Author + information
- Received January 25, 2006
- Revision received March 17, 2006
- Accepted April 17, 2006
- Published online November 21, 2006.
- Marc Dewey, MD⁎,a,⁎ (, )
- Mira Müller, MD⁎,
- Stephan Eddicks, MD†,
- Dirk Schnapauff, MD⁎,
- Florian Teige, MD⁎,
- Wolfgang Rutsch, MD†,
- Adrian C. Borges, MD† and
- Bernd Hamm, MD⁎
- ↵⁎Reprint requests and correspondence:
Dr. Marc Dewey, Charité, Humboldt-Universität zu Berlin, Institut für Radiologie, Schumannstrasse 20/21, 10117 Berlin, Germany.
Objectives We sought to compare left ventricular (LV) function assessed with multislice computed tomography (MSCT), biplane cineventriculography (CVG), and transthoracic echocardiography (Echo), with magnetic resonance imaging (MRI) as the reference standard.
Background With the same data as acquired for noninvasive coronary angiography, MSCT enables registration of myocardial function.
Methods A total of 88 patients (64 men and 24 women) underwent MSCT with 16 × 0.5 mm detector collimation, CVG, and MRI, whereas Echo was retrospectively analyzed in a subset of 30 patients.
Results Regarding the ejection fraction, the agreement was significantly superior for MSCT than for CVG (± 10.2% vs. ± 16.8%; p < 0.001) and Echo (± 11.0% vs. ± 21.2%; p < 0.001). For the end-diastolic and end-systolic volumes, the limits of agreement with CVG (p < 0.001) and Echo (p < 0.001 and p < 0.02, respectively) were also significantly larger than with MSCT. In comparison with MSCT, CVG significantly overestimated the end-diastolic and end-systolic volumes (p < 0.001). Intraobserver analysis of MSCT yielded limits of agreement for ejection fraction (± 4.8%), end-diastolic volume (± 15.6 ml) and end-systolic volume (± 8.0 ml), and myocardial mass (± 18.2 g). The accuracy in identifying patients and myocardial segments with abnormal regional function was significantly higher with MSCT (84% and 95%) than with CVG (63% and 90%; p < 0.002 and p < 0.001), whereas MSCT and Echo were not significantly different in identifying patients with abnormal regional function.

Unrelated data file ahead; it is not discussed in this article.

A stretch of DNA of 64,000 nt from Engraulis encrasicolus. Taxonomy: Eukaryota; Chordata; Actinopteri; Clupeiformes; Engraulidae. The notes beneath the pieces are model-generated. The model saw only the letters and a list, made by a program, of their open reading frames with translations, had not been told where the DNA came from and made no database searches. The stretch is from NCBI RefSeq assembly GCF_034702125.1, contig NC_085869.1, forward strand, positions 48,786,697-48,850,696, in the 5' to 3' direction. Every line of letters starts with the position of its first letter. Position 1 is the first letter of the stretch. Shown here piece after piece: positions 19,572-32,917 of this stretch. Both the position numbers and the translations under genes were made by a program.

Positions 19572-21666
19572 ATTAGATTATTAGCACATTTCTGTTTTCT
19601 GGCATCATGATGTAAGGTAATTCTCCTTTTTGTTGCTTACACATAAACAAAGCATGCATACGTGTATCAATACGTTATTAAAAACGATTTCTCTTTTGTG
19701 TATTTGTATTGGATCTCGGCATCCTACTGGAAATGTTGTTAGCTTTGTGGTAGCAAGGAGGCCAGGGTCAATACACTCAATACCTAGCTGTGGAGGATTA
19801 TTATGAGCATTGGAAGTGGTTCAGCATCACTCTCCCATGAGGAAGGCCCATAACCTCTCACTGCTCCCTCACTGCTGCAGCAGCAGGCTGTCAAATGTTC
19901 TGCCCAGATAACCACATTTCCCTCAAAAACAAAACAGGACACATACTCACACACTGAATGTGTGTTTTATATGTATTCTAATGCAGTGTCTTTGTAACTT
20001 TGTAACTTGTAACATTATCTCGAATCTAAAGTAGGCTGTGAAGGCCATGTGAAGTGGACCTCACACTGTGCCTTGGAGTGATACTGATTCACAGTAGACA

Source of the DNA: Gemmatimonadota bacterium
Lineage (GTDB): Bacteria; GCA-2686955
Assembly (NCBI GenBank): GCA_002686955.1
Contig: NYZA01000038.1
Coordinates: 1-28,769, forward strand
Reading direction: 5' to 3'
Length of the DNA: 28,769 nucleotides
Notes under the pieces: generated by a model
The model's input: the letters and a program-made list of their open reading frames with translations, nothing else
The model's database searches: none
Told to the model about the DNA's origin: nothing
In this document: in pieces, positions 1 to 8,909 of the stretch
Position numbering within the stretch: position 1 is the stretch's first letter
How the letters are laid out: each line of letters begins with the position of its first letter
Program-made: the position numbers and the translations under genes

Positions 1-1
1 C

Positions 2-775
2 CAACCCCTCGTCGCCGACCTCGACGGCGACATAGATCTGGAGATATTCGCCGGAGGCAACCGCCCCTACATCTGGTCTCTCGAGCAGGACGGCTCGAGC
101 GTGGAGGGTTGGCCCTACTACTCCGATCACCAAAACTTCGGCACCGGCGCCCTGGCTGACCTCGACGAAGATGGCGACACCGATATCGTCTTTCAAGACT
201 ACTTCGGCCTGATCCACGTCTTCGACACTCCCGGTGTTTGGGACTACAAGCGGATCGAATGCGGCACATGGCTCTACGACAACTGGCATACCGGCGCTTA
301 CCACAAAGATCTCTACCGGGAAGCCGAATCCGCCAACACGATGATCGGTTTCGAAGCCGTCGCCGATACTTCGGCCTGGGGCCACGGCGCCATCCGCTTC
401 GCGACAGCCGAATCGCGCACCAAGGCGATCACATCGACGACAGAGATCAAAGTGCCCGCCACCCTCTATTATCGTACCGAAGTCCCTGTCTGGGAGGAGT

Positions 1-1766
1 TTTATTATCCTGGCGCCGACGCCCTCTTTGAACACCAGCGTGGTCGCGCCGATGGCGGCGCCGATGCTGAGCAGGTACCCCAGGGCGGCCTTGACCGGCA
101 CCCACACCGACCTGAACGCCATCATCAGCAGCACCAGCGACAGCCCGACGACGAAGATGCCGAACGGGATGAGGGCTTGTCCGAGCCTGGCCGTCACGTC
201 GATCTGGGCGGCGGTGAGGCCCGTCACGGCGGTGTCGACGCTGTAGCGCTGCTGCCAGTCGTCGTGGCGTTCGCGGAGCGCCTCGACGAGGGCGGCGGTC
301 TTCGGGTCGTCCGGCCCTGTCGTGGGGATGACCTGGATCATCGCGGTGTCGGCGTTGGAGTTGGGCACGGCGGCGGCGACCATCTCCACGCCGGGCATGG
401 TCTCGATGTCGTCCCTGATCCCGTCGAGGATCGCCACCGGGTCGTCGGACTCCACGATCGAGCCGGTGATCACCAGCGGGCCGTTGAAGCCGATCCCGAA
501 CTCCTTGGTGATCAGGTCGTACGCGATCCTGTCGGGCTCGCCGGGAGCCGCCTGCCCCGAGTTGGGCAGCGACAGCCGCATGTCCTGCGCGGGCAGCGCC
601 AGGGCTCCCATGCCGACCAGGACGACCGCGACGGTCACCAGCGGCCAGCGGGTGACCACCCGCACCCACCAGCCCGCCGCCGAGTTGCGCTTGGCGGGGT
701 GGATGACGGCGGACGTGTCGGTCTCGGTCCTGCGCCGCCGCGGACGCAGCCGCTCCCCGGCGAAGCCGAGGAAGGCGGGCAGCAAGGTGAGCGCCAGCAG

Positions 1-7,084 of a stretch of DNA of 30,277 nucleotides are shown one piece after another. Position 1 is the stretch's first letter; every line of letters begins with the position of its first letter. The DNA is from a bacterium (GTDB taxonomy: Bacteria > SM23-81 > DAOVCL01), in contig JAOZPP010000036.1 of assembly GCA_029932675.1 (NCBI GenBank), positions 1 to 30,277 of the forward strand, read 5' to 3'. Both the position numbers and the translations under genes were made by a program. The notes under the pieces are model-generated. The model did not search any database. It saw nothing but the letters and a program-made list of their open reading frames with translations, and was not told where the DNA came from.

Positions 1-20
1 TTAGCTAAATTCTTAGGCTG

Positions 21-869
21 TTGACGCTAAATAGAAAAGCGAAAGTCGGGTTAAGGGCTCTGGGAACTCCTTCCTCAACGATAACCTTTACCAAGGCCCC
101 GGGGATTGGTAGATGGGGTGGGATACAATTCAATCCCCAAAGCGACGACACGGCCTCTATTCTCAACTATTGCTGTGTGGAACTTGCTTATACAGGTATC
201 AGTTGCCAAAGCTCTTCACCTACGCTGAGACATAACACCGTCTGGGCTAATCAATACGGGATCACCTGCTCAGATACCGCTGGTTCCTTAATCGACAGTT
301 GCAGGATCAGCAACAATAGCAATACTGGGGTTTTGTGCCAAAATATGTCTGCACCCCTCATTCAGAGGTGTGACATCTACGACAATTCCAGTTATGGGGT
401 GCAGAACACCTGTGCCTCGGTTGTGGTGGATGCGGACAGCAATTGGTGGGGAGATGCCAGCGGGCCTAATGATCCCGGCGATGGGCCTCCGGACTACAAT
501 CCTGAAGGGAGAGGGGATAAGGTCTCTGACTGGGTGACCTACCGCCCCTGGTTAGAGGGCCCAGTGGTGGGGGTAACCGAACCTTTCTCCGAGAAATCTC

Conclusions Our results indicate that the assessment of global and regional LV function with MSCT is more accurate than with CVG, whereas MSCT is superior to Echo for global function. This suggests that MSCT allows reliable evaluation of global and regional LV function.
- Received January 25, 2006.
- Revision received March 17, 2006.
- Accepted April 17, 2006.
- American College of Cardiology Foundation